It is fall, and the leaves are not the only ones changing their colors as world leaders arrive in New York City to give speeches at the opening of the U.N. General Assembly  and to mark United Nations Day. In his final speech as U.S. president to the United Nations on Sept. 23, George W. Bush said, “The United Nations and other multilateral organizations are needed now more than ever.” This completes the administration’s turnaround on the United Nations.
Upon entering office, the administration was hostile to the United Nations, seeing it as ineffective and unnecessary at best, corrupt and opposed to U.S. interests at worst. The administration did not even bother to appoint a U.S. ambassador to the United Nations for nearly a year. Later the administration chose John Bolton for the job, a fierce critic of the United Nations and international law, who notoriously said, “If the U.N. Secretariat building in New York lost ten storeys, it wouldn’t make a bit of difference”—a callous comment, considering that the United Nations has repeatedly been targeted for terrorist attacks.
The administration believed in unilateralism and, if necessary, coalitions of the willing, not in strengthening and using the very international laws and institutions the United States had worked hard to construct in the aftermath of the Second World War, and the administration worked to withdraw from or undermine numerous global treaties endorsed by U.N. members. At the nadir of U.S.-U.N. relations, Bush invaded Iraq in 2003 without U.N. Security Council authorization, something his father, President George H. W. Bush, had sought and received prior to the 1991 Persian Gulf war.
U.N.-bashing is easy domestic political fodder, but bad foreign policy. When the U.S. interventions in Iraq and Afghanistan began to go badly, the U.S. turned to the United Nations to pick up the pieces and to legitimize the new regimes. The United Nations monitored elections and helped write the countries’ constitutions and set up the new governments. While publicly withholding U.S. contributions to the United Nations, behind the scenes the administration got U.N. peacekeepers to replace U.S. troops in Haiti. While criticizing the U.N. bureaucracy, the administration worked for the imposition of U.N. sanctions on the other members of the “axis of evil,” North Korea and Iran.
Catholics ought to appreciate this turnaround. From Pope John XXIII’s Pacem in Terris  to Pope Benedict XVI’s speech at the United Nations last April, Catholic teaching emphasizes support of international law and institutions like the United Nations as a means to achieve the common good in an increasingly interdependent world. As the U.S. Conference of Catholic Bishops notes in its 2007 document Forming Consciences for Faithful Citizenship , “The United States should provide political and financial support for beneficial United Nations programs and reforms, for other international bodies, and for international law, so that together these institutions may become more responsible and responsive agents for addressing global problems.”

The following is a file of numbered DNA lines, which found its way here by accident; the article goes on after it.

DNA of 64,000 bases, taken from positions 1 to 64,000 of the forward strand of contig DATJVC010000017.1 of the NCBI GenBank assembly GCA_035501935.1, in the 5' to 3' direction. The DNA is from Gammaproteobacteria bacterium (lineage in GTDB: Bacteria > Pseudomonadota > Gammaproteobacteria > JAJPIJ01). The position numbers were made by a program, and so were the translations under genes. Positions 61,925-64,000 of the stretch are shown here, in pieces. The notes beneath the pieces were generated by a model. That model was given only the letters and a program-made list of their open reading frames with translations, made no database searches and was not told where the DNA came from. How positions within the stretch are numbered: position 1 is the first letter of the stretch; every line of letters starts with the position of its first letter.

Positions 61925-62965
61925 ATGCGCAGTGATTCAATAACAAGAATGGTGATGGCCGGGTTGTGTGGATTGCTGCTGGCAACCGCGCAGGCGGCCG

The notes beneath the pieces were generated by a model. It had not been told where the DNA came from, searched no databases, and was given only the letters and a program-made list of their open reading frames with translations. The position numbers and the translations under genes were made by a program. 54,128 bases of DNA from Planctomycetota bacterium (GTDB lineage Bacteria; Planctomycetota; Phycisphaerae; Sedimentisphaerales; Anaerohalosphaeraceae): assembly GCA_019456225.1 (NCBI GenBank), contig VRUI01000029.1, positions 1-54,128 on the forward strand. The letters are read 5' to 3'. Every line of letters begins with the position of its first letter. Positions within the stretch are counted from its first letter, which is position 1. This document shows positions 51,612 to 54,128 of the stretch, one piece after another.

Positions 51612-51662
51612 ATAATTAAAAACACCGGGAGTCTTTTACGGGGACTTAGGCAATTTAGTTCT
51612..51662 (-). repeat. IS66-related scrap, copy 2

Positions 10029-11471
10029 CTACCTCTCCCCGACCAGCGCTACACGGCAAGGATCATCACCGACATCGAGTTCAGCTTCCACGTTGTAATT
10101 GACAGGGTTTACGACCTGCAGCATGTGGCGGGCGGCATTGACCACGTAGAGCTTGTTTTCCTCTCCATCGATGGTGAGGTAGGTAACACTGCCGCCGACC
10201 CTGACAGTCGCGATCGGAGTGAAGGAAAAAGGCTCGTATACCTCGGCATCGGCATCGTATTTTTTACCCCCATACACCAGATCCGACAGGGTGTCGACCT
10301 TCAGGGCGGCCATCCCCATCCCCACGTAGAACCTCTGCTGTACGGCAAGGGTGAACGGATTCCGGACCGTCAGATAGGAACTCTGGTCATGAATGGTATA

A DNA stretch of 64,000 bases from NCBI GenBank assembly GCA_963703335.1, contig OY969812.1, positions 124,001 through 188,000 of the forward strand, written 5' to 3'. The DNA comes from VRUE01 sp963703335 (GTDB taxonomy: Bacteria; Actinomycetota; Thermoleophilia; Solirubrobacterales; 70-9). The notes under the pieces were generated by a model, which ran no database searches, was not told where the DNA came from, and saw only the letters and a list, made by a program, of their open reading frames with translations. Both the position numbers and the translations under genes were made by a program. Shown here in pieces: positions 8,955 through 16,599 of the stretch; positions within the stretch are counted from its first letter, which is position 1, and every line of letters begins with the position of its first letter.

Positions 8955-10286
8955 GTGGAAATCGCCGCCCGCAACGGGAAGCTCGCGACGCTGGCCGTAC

Conservative and liberal critics alike are right to demand reform of the United Nations, from corruption such as that uncovered in the Iraq oil-for-food program to sexual abuses by U.N. peacekeepers. But too many U.S. politicians have a disingenuous habit of creating self-fulfilling prophecies, undermining the United Nations and then criticizing the organization for not being strong enough to handle global challenges.
The world increasingly relies on the United Nations, from its food programs during this global food crisis to its peacekeepers in hotspots around the world. The number of U.N. peacekeepers engaged in crises around the world, for example, has tripled since 2001, from nearly 40,000 to nearly 120,000. Numerous recent studies from the Government Accountability Office  to the Rand Corporation have found U.N. peacekeeping to be a highly cost-efficient means of addressing conflict and post-conflict stability. Undermining the United Nations actually undermines U.S. interests. When the United States wants a global response to stop terrorism or the genocide in Darfur, we need a capable United Nations.
The next president will have to work hard to restore U.S.-U.N. relations. Both Senator McCain and Senator Obama are relatively supportive of the United Nations, but as Deputy U.S. Representa-tive to the United Nations Alejandro D. Wolff cautions, rhetoric alone does not translate into improved partnerships.
Senator McCain has in the past expressed support for the U.S. joining the International Criminal Court and ratifying the Law of the Sea Treaty; but in his quest for the Republican nomination this year, he has backpedaled or obscured his position on these and other U.N.-related issues, and he did not answer the United Nations Association for the United States of America’s questionnaire of presidential candidates (http://www.unausa.org).
Senator Obama supports the U.S. paying its U.N. dues in full and on time, noting: “No country has a greater stake in a strong United Nations than the United States. The United States benefits from a global institution intended to advance the rule of law, the peaceful resolution of disputes, effective collective security, humanitarian relief, development, and respect for human rights.”
As then Cardinal Joseph Ratzinger, now Pope Benedict XVI, noted in 2002 during the run-up to the Iraq war, the United Nations is not perfect, but “The United Nations exists.... It is the instrument created after the [Second World] War for a moral coordination of politics.”